The expedition’s co-leader, Anton Bowring, said: “While it is very disappointing for Ran, he remains fully committed to the project and will be active in the ongoing planning and operational management.”

Richard Meddings, Chairman of Seeing is Believing, said: “While we are terribly disappointed for Sir Ranulph, we are also glad that he is safe.”

The rest of The Coldest Journey team are set to continue the expedition.

Fiennes had been attempting to lead the first team on foot across Antarctica during the southern winter.

He lost the fingers on his left hand during an attempt in 2000 to reach the North Pole unaided.

The expedition aimed to raise $10m for Seeing is Believing to help fight blindness.

Hard man: Fiennes’ legend

Sir Ranulph Fiennes’s decision to cut off his own dead fingers has passed into exploring folklore.

In 2000, he lost the tips of his fingers on his left hand during an unaided attempt to reach the North Pole.

On returning home, his surgeon insisted the necrotic fingertips be retained for several months before amputation, to allow regrowth of the remaining healthy tissue. Impatient at the pain the dying fingertips caused, Fiennes cut them off himself with a fretsaw, just above where the soreness was.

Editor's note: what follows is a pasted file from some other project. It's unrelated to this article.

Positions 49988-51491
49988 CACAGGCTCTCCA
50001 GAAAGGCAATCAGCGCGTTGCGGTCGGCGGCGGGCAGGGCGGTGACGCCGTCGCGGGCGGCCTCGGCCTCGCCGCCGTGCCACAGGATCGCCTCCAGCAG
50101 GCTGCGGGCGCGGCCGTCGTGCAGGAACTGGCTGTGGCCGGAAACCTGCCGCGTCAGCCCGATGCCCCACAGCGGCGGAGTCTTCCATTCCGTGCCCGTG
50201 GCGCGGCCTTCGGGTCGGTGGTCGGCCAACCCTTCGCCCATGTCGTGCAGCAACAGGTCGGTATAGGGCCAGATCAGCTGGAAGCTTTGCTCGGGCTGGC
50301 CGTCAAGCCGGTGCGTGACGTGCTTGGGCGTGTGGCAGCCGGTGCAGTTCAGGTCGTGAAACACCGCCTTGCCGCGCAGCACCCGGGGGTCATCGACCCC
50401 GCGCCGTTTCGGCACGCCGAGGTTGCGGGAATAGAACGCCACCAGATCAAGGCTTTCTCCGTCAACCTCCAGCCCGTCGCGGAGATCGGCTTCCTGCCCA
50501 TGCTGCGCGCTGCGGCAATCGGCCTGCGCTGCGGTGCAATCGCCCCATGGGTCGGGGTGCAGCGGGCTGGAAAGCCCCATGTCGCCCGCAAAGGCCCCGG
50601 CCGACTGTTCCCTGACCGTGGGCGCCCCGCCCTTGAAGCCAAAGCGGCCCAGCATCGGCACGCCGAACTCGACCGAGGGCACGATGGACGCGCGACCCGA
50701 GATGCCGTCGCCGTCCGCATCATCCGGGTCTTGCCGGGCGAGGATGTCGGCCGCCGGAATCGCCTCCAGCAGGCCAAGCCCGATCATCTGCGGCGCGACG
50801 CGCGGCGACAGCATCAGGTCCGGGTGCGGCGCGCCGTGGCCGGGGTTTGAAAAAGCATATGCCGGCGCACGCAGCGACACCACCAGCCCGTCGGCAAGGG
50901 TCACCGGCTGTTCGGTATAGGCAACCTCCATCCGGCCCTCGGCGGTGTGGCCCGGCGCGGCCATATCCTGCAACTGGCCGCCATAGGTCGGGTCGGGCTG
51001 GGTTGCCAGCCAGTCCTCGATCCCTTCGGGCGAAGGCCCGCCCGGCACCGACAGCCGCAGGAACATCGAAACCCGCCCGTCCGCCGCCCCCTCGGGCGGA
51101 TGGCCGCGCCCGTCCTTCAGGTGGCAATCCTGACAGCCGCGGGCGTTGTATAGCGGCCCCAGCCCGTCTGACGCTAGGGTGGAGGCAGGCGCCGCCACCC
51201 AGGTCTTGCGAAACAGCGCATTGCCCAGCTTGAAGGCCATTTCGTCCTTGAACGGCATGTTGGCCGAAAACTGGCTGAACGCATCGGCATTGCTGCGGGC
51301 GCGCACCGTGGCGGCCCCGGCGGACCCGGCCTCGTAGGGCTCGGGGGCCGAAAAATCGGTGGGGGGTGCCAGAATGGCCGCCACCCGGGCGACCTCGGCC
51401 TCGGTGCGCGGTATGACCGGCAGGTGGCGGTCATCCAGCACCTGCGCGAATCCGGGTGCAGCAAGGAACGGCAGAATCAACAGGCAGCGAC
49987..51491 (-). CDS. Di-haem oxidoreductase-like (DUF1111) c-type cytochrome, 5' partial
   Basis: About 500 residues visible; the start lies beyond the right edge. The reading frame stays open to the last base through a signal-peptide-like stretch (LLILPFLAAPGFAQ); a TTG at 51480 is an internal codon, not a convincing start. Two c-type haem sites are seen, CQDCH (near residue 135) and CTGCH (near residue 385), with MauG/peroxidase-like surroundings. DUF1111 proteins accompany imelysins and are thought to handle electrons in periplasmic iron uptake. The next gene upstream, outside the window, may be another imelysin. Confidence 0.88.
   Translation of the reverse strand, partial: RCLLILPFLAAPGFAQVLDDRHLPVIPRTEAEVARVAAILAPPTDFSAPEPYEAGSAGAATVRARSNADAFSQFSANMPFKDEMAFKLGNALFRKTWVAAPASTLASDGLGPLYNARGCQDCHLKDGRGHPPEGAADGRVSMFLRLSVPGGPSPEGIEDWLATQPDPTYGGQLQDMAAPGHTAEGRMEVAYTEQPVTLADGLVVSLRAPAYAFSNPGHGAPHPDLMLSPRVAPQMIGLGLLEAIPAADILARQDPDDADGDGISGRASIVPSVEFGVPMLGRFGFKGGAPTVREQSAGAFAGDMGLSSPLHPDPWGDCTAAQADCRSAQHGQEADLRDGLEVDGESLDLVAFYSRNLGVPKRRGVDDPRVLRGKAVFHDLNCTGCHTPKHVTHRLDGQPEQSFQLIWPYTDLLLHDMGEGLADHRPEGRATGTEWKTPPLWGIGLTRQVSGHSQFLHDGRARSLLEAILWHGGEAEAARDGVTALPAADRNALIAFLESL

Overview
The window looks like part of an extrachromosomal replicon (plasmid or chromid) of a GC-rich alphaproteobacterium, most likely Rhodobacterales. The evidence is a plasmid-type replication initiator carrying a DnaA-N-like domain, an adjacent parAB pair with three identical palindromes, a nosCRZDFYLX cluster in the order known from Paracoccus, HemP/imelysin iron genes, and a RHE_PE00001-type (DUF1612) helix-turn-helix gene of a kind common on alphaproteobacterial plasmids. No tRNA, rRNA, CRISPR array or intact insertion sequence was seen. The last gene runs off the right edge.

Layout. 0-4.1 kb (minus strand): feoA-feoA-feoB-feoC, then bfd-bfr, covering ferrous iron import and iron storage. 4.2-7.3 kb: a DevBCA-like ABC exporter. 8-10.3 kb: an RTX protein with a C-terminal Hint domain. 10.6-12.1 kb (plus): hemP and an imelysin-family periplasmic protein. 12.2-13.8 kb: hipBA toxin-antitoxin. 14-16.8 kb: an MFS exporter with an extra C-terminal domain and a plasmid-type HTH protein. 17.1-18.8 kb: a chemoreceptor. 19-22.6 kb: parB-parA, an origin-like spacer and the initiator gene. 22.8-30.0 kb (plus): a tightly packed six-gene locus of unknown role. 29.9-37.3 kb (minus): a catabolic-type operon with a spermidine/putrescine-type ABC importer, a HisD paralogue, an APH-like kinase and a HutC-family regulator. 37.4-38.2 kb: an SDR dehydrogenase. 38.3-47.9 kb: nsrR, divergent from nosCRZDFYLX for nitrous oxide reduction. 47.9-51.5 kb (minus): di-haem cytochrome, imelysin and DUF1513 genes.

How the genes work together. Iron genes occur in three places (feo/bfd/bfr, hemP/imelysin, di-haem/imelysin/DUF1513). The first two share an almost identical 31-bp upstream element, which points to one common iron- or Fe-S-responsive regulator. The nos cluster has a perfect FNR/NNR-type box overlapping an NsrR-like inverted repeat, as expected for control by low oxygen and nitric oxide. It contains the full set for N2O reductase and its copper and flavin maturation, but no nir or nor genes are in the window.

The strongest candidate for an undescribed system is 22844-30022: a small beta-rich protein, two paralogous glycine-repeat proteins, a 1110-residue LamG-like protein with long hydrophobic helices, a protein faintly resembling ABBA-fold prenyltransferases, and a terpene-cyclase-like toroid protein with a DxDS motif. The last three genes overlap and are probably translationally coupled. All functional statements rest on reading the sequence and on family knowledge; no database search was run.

The tip of his little finger was removed after two hours sawing; it took five days to complete the job.

Suggested Topics
Start your day with The Independent, sign up for daily news emails
PROMOTED VIDEO
Have you tried new the Independent Digital Edition apps?
ebooks
ebooksA special investigation by Andy McSmith
Latest stories from i100
Have you tried new the Independent Digital Edition apps?
Independent Dating
and  

By clicking 'Search' you
are agreeing to our
Terms of Use.

iJobs Job Widget
iJobs General

Recruitment Genius: Online Media Sales Trainee

£15000 - £30000 per annum: Recruitment Genius: Now our rapidly expanding and A...

Recruitment Genius: Public House Manager / Management Couples